I said yes.

A few hours later, I received another update. Percy was off the operating table and waking up nicely. The surgeon did not find a second testicle, so there are a few scenarios why that could happen:  a) he was only born with one testicle and it never descended; b) he was born with two testicles and only one descended and whoever did his neuter surgery could not find/did not look for the other one; c) he was born with 2 testicles, both did not descend, one got cancer and the other is still hidden in the fat layers of his abdomen. (Yep, she said she saw a lot of fat in there.)

The surgeon did say given what she saw and what the radiologist saw in the imaging that she is very confident there is no second testicle. However, since nothing in life is guaranteed, it could be an issue later but I will continue the CBD supplements to hopefully keep Percy healthy and tumor-free for years to come. I was able to pick him up and bring him home the same day, which was a huge relief because I didn’t want him to be away from home overnight.

Today, August 25, 2017, is Percy’s 6-year “Gotcha Day” anniversary. I picked him up from Irving Animal Shelter with the intention of fostering him temporarily. He was only intended to stay with me for a few days but he has become such an important part of my life. I love him, along with my other four dogs, with everything I have.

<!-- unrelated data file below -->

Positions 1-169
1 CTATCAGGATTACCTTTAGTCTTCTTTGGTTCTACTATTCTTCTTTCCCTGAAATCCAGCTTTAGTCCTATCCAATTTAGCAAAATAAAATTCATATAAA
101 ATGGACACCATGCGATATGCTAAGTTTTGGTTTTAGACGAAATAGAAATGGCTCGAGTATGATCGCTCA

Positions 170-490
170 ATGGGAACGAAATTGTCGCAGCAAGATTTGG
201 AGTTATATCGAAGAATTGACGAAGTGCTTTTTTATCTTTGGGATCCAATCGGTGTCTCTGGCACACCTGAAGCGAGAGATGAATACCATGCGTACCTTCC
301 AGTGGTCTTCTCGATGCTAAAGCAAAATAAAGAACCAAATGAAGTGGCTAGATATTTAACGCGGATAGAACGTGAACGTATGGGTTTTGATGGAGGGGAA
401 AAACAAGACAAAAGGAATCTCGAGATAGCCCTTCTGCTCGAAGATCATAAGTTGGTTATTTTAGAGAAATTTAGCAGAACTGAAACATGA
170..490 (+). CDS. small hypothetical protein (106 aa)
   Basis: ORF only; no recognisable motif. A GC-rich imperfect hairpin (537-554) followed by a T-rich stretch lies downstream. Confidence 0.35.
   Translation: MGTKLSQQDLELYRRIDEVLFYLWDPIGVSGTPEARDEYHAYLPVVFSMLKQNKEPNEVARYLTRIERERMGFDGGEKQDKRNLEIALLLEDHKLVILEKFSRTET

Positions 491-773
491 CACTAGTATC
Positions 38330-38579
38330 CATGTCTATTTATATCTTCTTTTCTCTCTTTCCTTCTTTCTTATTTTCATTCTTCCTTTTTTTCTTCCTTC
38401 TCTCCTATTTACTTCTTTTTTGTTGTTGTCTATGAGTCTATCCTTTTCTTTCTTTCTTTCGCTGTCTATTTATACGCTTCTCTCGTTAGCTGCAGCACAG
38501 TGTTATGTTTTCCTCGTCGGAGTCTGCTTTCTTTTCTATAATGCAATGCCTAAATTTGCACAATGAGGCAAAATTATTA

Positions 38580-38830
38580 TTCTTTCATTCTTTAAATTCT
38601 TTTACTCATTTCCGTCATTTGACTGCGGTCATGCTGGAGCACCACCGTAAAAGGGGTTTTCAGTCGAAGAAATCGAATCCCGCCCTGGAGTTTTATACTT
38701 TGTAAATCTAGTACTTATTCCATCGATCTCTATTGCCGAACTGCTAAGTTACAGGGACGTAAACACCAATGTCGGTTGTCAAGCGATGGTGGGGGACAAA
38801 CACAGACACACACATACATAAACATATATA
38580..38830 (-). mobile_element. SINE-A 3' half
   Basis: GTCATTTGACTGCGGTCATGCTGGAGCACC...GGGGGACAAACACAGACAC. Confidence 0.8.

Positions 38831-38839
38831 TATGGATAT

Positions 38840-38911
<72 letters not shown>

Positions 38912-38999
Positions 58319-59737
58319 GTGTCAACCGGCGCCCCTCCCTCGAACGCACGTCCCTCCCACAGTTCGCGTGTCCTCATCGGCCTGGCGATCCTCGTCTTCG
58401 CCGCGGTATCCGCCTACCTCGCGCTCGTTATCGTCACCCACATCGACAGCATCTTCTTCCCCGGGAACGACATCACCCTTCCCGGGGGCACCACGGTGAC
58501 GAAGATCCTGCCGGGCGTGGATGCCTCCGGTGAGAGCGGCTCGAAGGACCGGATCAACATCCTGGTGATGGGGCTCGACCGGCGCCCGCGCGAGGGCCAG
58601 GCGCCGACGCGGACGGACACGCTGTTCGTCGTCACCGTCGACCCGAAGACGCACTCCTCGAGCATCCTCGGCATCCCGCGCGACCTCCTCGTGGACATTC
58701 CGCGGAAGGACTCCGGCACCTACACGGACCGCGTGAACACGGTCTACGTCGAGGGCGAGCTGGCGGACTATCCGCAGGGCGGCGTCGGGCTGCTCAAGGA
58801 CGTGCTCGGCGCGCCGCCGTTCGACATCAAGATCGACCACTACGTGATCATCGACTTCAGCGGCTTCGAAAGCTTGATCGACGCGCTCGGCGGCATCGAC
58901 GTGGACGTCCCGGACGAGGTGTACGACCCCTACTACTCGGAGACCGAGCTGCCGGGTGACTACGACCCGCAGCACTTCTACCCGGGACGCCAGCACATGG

Right now, Percy is still sleeping. The sedation from yesterday’s surgery must be taking a while to wear off because he’s not had any interest in food but he’s drinking, walking, and going to the bathroom with no problems. I keep checking on him to make sure he’s comfortable and to whisper to him how much I love him.

I wanted to share his story because I was completely blindsided by his diagnoses. I wasn’t prepared, emotionally or financially, for these procedures but I am a lucky woman, blessed with family and friends who came through with donations and words of encouragement, and it’s only through their kindness and generosity that Percy was able to be diagnosed and treated within a few weeks of noticing the second lump.

I encourage you, if you have any questions at all about his tests, the surgeries, the cost, the process, or anything else, please comment below. I’ll do everything I can to address questions in my follow-up posts. My goal is to make this experience have a positive outcome. I do believe Percy will beat the cancer and live for many more years, but I know that’s not always the case. Several friends have told their stories to help me be prepared for worst-case scenarios and with their permission, I’ll be compiling their experiences to create even more information for those who might be facing this for the first time.

If you prefer to email me directly, please send your questions to and I’ll do my best to answer asap.

In the meantime, please say a little prayer for Percy as he recovers from his surgery. And for me. To say this has been stressful is an understatement, but I am so grateful for all the help I’ve received.

To be continued!